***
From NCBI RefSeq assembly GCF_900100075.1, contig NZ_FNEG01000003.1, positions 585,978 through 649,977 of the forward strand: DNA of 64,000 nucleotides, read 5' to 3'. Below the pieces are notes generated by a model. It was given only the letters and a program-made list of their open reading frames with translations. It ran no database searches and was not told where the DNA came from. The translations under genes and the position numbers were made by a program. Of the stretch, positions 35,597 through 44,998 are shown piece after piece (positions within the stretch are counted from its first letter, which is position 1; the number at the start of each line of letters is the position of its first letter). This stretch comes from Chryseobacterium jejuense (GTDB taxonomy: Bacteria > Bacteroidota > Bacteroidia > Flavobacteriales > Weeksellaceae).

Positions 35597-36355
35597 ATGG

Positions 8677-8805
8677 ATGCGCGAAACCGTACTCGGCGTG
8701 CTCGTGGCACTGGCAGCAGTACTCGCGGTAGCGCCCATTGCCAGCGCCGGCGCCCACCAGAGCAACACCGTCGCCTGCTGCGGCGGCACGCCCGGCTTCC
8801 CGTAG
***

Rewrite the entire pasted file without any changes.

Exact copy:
From NCBI RefSeq assembly GCF_900100075.1, contig NZ_FNEG01000003.1, positions 585,978 through 649,977 of the forward strand: DNA of 64,000 nucleotides, read 5' to 3'. Below the pieces are notes generated by a model. It was given only the letters and a program-made list of their open reading frames with translations. It ran no database searches and was not told where the DNA came from. The translations under genes and the position numbers were made by a program. Of the stretch, positions 35,597 through 44,998 are shown piece after piece (positions within the stretch are counted from its first letter, which is position 1; the number at the start of each line of letters is the position of its first letter). This stretch comes from Chryseobacterium jejuense (GTDB taxonomy: Bacteria > Bacteroidota > Bacteroidia > Flavobacteriales > Weeksellaceae).

Positions 35597-36355
35597 ATGG

Positions 8677-8805
8677 ATGCGCGAAACCGTACTCGGCGTG
8701 CTCGTGGCACTGGCAGCAGTACTCGCGGTAGCGCCCATTGCCAGCGCCGGCGCCCACCAGAGCAACACCGTCGCCTGCTGCGGCGGCACGCCCGGCTTCC
8801 CGTAG